Removing a FAT root from The Hawthorn Raft

Raft 2000 April 2015One of the challenges that face anyone creating bonsai is that they GROW not only above the soil but below, of course all trees need roots however sometimes the roots can cause problems such as oversize and out of scale to the tree, particularly with deciduous species.
I have been working this hawthorn raft over 26 years, it has been re-potted 5 times, it tends to sulk for 12 months after re-potting, but it settles down the following season.
At the end of 2015 I noticed that a major root was becoming too thick and changing the nature of the nebari of the tree. The other roots were in scale to the tree and were in sufficient number to sustain the tree if the thick root were to be removed.
dsc_0261I did not want to remove the root during re-potting of the tree as such an intervention combined with disturbance of the whole root mass may have set the tree back or even threatened the life of the tree.
At the end of the growing season I opted to remove the offending root whilst still in the pot, leaving the thinner roots emanating from the oversize root in place. These will be removed when total re-potting takes place in 18 months’ time.
A VERY sharp saw was used and the cut was shaped with a Dremel and ‘nibbler’ finally the wound was sealed and covered with soil to encourage new finer roots to emanate from the cut. In the last photos you can see that the BIG root had been previously severed and callused well with two major roots formed from the cut.

What looks older, an Uro or a Jin?

My passion are deciduous trees and in particular Hawthorns, regular readers of this blog will be familiar with many of the hawthorns in my collection, this post is about the Raft and the Uro (holes) I have created over many years. I am not an advocate of jins on deciduous trees, mostly because the wood is soft and will rot in a very short time making the work pointless. This is different for hardwood trees such as Oak, Yew, Juniper where carving can enhance the appearance.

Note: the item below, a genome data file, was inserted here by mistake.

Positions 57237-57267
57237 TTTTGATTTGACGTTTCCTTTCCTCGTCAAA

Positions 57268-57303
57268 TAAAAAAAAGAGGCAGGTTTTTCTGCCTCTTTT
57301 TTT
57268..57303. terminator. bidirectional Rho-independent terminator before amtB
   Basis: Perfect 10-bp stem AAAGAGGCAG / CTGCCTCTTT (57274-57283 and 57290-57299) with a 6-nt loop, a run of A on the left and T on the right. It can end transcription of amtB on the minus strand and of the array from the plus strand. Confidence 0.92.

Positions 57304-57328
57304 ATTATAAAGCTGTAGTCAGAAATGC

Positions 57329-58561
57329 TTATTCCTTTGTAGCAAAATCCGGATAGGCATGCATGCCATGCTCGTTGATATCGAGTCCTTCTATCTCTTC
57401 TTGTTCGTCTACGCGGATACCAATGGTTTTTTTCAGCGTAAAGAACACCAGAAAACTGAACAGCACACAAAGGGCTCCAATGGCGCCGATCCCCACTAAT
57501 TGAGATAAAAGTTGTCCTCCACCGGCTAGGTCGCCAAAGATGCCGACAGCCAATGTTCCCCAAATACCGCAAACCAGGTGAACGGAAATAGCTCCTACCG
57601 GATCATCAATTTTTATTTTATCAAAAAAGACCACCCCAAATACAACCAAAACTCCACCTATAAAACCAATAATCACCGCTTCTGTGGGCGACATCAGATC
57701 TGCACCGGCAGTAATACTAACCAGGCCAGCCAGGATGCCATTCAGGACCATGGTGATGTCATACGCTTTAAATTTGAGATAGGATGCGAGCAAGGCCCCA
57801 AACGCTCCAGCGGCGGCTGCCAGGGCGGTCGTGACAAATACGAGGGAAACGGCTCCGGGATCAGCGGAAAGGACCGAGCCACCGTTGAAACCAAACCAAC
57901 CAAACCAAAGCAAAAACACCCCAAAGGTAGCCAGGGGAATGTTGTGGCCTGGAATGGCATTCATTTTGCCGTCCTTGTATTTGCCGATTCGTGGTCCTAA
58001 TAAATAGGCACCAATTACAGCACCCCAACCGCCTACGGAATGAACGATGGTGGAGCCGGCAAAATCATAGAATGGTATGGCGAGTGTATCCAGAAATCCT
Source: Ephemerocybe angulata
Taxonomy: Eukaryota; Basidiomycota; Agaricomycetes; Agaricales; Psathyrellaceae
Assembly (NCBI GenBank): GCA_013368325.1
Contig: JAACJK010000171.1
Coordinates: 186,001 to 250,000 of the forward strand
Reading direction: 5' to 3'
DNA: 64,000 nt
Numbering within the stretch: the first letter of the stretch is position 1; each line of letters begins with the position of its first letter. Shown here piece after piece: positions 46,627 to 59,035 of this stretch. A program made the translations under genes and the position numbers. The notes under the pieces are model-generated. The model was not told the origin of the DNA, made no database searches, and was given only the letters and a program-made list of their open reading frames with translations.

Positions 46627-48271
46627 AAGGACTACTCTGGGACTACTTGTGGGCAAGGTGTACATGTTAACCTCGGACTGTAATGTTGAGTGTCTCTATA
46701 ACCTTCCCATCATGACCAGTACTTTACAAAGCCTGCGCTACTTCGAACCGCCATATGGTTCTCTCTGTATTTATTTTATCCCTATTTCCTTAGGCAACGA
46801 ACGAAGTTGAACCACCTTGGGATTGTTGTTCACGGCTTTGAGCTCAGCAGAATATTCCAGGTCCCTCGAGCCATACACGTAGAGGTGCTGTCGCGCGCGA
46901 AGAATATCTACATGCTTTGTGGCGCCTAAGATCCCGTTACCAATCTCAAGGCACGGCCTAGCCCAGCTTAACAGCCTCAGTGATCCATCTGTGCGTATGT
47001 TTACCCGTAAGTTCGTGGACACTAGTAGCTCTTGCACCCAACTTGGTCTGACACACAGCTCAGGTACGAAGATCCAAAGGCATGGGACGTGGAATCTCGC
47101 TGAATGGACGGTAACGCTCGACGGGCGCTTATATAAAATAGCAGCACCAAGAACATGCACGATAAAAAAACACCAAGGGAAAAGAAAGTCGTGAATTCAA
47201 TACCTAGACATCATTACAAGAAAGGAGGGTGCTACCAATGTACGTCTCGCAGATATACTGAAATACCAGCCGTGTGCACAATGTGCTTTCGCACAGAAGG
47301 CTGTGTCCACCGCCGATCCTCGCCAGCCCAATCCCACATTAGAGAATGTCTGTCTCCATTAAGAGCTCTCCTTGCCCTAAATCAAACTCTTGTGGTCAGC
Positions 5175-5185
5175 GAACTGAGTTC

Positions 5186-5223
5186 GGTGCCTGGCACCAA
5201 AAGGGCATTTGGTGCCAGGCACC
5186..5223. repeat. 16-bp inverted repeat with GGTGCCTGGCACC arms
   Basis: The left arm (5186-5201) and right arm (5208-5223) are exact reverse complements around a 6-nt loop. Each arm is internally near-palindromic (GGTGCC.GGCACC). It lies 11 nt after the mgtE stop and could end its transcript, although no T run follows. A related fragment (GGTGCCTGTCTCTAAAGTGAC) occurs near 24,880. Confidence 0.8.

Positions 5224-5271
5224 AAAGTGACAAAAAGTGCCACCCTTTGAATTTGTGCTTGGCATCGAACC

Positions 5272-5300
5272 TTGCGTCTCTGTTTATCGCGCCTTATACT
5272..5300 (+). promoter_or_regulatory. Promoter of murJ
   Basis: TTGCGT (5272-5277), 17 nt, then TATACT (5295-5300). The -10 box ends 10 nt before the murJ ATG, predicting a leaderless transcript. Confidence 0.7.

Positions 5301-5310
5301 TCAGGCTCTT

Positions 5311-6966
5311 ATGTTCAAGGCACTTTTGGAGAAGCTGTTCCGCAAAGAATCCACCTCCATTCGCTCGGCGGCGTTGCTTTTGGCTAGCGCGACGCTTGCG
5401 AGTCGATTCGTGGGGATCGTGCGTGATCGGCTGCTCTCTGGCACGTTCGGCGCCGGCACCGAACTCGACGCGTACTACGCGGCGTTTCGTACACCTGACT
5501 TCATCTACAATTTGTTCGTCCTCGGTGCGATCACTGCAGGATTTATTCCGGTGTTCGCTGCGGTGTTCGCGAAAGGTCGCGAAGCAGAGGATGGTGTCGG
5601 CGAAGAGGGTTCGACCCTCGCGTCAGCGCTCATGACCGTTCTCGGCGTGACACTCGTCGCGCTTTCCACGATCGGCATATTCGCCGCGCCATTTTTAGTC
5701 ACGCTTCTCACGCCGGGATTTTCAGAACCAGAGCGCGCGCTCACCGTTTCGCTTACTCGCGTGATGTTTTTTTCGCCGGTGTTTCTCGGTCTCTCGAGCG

When I create an Uro I cut deep into the tree to make a ‘dark’ interior, I want to create shadows and character. I also seal the cut with paste because I want callusing to occur, I want the callus to ‘roll over’ the hole. In some instances, the Uro has been completely seals by the callus.

 

Three Hawthorns in Flower, Including the Raft!

I love this time of year when the May flowers, I have had these three hawthorns many years, the Tall guy flowers without fail, The fat Guy flowered with a single cluster last year for the first time, and this year (after 26 years) The raft flowered.

So why has it taken so long for the raft to flower? There is a lot of old wives tales on getting Hawthorns to flower; these include having the tree pot bound or feeding with High Nitrogen. I have tried these and they did not work, the only change I have made in the last 18 months is using Tibolar, so is it that? The only conclusion I can make is that it is indeed the Tibolar soil conditioner/feed I started using the 4-6-2 early last year and changed to the 13-6-2 around June and the result was as you can see in the photos.

Hawthorns in the garden

The Raft Hawthorn with new photos set up today

I am still making various quality tests with my new studio set up, here is my Hawthorn Raft today just coming into leaf, I am really excited too because for the first time in 26 years there are flower buds on the tree. So expect a flowering raft in the next few weeks! Select the photo to see full size!Raft 2000 April 2015